OVERVIEW: What every practitioner needs to know
Are you sure your patient has human immunodeficiency virus (HIV) infection with fever? What should you expect to find?
Some patients may report the presence of fever as part of their condition without having verified its presence objectively. Such subjective reports need to be verified by measurement of temperature in the absence of antipyretic therapy before undertaking an extensive evaluation as to the cause of fever in a human immunodeficiency virus (HIV)-infected patient. For most clinical purposes, fever can be defined as the elevation of body temperature above 38.3°C. Once the presence of fever has been verified, the patient’s history, physical examination, and screening laboratory results may suggest an etiology and identify subsequent laboratory testing and imaging studies to be pursued.
In general, the presence of fever in most HIV-infected patients should prompt the same considerations as the presence of fever in a normal host. Fever is a sign of an underlying disorder and is not a disease in and of itself. Treatment of fever is almost never essential, and the use of antipyretic therapy should be applied thoughtfully and not as a matter of course. Suppressing fever with antipyretics may mean the loss of an important indicator of disease activity or response to therapy. The primary response to fever should be to seek its cause and treat accordingly. Specific treatment of the underlying cause generally results in prompt resolution of the fever.
When assessing a febrile HIV-infected person, it quickly becomes clear that not all HIV-positive patients are comparable. Fever in an HIV-infected patient who has a very low cluster of differentiation (CD)4 count and ongoing HIV replication is a much more concerning situation than fever in an HIV-infected patient with a normal CD4 count and sustained HIV suppression. The latter is essentially evaluation of fever in a normal host, whereas the former is the more urgent evaluation of fever in the immunocompromised host.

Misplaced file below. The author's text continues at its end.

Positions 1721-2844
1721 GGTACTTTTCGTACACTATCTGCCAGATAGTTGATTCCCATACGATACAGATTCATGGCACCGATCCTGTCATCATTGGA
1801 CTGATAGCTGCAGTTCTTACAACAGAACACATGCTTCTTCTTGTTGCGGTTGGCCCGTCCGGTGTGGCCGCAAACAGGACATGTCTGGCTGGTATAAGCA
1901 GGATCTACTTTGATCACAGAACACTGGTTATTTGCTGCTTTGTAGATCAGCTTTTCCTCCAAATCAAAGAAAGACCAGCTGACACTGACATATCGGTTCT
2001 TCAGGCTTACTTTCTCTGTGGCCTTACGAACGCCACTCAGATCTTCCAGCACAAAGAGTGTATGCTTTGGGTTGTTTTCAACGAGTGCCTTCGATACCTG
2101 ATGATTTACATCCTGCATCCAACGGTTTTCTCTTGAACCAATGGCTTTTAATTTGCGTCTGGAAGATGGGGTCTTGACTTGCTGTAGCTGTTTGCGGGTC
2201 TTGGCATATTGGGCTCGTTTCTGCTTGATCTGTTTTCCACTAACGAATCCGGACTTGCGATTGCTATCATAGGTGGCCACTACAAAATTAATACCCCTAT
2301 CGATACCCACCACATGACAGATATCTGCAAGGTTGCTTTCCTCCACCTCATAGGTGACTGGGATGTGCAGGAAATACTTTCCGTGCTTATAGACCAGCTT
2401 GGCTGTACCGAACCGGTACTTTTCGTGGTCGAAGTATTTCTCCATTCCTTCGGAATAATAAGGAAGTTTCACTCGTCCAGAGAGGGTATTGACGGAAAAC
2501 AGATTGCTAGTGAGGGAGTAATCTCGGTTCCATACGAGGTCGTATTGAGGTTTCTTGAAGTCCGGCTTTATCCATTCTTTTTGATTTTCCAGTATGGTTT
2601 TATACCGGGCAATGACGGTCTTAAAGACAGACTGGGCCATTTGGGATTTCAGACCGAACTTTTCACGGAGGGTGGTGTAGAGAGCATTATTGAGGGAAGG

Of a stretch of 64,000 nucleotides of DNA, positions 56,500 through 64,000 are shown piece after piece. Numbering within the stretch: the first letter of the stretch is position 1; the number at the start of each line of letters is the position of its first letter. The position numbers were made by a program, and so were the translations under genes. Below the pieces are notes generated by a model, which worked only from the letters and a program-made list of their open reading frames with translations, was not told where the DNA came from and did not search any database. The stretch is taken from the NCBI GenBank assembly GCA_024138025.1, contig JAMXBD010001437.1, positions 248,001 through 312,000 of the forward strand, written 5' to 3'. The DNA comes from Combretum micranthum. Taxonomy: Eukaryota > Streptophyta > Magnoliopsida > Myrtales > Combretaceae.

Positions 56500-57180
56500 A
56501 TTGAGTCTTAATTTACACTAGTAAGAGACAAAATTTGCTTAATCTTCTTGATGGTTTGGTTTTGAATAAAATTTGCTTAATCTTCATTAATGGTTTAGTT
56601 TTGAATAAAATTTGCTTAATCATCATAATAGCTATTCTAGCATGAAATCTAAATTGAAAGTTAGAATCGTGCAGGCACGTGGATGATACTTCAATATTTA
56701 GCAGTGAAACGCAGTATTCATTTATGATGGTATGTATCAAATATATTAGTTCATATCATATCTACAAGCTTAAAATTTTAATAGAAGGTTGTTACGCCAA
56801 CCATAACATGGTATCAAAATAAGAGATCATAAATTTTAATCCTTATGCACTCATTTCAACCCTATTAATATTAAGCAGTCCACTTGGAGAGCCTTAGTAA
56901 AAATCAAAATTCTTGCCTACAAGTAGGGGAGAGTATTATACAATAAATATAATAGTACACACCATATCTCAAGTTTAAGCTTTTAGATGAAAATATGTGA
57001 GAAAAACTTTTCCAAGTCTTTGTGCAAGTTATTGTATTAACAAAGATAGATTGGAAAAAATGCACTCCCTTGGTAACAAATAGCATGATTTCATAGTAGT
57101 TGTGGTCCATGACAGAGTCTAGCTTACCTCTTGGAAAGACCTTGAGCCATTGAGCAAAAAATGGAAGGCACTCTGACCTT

Before embarking on an extensive diagnostic evaluation as to the cause of fever, it is important to determine the current status of the febrile patient’s HIV infection.
If the patient’s HIV status is already established by recent follow-up and ongoing management of his/her HIV infection, then previous measures of the CD4 count and HIV viral load are likely available. Reviewing the most recent viral load and CD4 count, measuring the degree of immunosuppression that has previously been present (as represented by the patient’s CD4 nadir), and determining the likelihood that HIV suppression is ongoing all help to determine the likely range of causes of fever.
The information obtained from a careful history of the present illness, including any significant recent exposure and/or travel, is often the key to diagnosis. When combined with the results of the physical examination and initial laboratory studies, such as a complete blood count (CBC), a metabolic profile (that includes hepatic enzymes), a urinalysis, and a chest X-ray, the patient history can be of great value in determining the cause of fever and suggesting initial treatment.
Current symptoms, including localizing symptoms, should guide the choice of additional testing. For example, a patient with fever and flank pain should have testing to determine if a systemic urinary tract infection is present. A patient with a low CD4 count who presents with progressive dyspnea, a nonproductive cough, and hypoxia should have evaluation for Pneumocystis pneumonia (PCP). A patient with fever, loose stools, abdominal pain, and recent antimicrobial therapy should be assessed for Clostridium difficile colitis. Equally important is the concept of not doing tests for which there is no historical information, physical examination findings, or laboratory clues to suggest pathology.